Mar-25-17  ajile: 10..d5??

Anyone who plays like this AND against a player of Fischer's caliber deserves to lose in only 17 moves.

You are behind in development with White's pieces in aggressive positions and you offer to open the center with your king still there??


Premium Chessgames Member
  Penguincw: Video analysis of this game:
Feb-03-19  Walter Glattke: 19.-b5 20.Qxe4 0-0-0 21.Qc6+ Kb8 22.Rf1 Qc6 23.Bf4 / 22.-Qxf1+ 23.Kxf1 Rhf8+ 24.Ke2 (24.Kg1?? Rd1+ mating) black loses all pawns, big white advantage. Option: 19.-Kf7 20.Rf1+ Kg8 21.Rxf8+ Rxf8 22.Qxe4 similar consequences.
Premium Chessgames Member
  agb2002: I know this game.
Feb-03-19  Ceri: I would probably have played c4 OTB in case I missed something.



Premium Chessgames Member
  thegoodanarchist: I saw this puzzle in a tactics book, so I already knew it.

But it's nice to see that I remembered it correctly.

Feb-03-19  The Kings Domain: Great puzzle, I remembered this (vaguely). It would be great to have miniature thunderbolts like this in current play.
Premium Chessgames Member
  ChessHigherCat: This puzzle corresponds perfectly to a comment I made a couple weeks ago:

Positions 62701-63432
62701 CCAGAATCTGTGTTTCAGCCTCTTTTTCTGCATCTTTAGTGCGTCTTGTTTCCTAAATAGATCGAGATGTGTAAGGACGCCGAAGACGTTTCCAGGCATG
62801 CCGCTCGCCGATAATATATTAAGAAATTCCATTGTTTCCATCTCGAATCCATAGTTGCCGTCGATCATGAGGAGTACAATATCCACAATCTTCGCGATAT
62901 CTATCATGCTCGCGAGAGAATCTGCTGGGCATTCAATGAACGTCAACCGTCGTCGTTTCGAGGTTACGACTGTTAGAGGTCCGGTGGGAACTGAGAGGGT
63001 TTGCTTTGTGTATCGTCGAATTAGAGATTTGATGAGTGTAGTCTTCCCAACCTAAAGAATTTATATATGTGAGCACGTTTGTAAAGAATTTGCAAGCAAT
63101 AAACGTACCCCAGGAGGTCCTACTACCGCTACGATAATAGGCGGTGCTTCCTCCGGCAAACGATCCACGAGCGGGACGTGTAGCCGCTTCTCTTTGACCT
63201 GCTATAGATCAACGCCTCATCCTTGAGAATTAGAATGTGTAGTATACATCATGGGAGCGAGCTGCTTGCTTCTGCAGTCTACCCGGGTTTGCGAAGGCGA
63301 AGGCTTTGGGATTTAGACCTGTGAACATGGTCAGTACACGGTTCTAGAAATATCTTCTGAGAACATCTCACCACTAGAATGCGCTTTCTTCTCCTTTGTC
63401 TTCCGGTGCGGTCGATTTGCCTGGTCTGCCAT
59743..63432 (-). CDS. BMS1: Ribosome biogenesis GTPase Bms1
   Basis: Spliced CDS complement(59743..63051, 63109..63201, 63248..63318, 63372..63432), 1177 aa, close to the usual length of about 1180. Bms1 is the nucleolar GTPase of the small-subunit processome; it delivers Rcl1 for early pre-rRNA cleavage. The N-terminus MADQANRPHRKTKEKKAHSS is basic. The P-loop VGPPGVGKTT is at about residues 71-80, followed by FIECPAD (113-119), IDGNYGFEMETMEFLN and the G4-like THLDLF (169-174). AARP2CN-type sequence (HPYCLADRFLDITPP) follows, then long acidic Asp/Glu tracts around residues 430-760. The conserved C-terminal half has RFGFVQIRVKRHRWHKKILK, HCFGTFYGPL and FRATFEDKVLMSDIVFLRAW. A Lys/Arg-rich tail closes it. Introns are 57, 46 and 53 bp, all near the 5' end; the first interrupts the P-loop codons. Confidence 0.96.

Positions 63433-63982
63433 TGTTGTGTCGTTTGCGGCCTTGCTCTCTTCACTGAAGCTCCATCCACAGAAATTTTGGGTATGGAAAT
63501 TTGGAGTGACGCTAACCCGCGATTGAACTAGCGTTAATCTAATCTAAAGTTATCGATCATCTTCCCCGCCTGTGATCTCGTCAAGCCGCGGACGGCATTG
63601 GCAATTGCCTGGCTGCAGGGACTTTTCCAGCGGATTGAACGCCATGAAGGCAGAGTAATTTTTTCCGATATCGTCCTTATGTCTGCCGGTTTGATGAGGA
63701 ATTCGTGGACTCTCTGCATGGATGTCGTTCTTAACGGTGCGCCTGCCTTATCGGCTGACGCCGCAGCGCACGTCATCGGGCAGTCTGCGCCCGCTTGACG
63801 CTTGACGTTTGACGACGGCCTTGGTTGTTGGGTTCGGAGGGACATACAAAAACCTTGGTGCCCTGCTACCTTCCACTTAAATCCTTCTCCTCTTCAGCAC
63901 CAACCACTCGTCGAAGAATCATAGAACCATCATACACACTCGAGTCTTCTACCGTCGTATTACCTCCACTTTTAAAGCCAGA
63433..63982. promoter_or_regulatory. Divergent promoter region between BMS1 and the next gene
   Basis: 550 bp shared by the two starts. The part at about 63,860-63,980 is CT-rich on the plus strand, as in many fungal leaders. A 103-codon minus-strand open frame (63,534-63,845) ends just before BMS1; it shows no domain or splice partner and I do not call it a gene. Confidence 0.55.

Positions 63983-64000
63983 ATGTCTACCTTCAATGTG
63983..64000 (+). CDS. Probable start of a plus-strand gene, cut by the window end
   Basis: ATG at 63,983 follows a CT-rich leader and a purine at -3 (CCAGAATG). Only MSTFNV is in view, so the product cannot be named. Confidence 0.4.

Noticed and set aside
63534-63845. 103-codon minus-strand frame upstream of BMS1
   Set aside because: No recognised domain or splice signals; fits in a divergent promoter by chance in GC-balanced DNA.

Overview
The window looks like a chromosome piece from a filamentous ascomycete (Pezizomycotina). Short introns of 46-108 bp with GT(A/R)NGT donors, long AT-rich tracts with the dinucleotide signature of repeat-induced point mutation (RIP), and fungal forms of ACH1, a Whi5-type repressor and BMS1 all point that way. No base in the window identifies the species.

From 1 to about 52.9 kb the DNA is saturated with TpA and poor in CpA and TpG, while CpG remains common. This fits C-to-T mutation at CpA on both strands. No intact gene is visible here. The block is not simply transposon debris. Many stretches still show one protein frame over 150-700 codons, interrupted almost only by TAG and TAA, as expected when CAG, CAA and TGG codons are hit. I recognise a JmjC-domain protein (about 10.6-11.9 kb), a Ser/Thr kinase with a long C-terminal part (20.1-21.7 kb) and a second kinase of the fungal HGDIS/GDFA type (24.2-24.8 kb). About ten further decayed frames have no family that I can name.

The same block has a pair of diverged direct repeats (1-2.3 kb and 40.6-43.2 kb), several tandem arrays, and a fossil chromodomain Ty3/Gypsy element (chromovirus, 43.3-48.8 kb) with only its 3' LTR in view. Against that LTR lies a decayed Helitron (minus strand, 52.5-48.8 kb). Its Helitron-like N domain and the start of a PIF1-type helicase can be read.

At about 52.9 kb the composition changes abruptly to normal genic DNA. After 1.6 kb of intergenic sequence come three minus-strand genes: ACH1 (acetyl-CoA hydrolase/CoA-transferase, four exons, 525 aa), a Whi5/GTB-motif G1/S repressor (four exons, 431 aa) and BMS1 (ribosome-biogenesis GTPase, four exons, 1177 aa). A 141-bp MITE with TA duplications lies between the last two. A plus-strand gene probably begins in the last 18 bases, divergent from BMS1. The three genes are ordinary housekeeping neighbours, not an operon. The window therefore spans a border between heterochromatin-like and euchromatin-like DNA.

<- a Sunday puzzle should draw our attention to the legendary players so that we can admire their amazing tactics and set a distant objective to strive for; if we can ever solve them, we can congratulate ourselves.>

Sadly to say, I can't congratulate myself on this one, though. I thought of RxB right away, but then when I saw there were three ways to recapture it seemed too complicated. If I had only looked a little longer I would have seen that there was only one way of recapture that doesn't lose the queen (duh!)

Feb-03-19  devere: I wasn't familiar with with this game before and I saw the first three moves of the combination very quickly. I'm not highly talented at chess so I would grade this problem as only medium difficulty, certainly not "insane".
Premium Chessgames Member
  patzer2: In his May 3, 2015 post, <Sally Simpson> gives an instructive position from Bobby Fischer's book "My 60 Memorable Games" (diagram below):

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The position (diagram above) might have occurred in this game had Black chosen to play on (instead of resigning following 16.Rxf8+ Qxf8 17.Qa4+ 1-0) with 17...b5 18.Qxe4 Rd8 19.Qc6+ Rd7 20.Rd1 Qe7.

As Sally and Fischer observe, one tempting move that does not clearly win in this position is 21. Bg5, as Black has practical drawing chances after 21. Bg5 0-0! 22. Qxd7 Qxg5 23. Qxe6+ Kh8 ± (+1.09 @ 30 ply, Stockfish 10).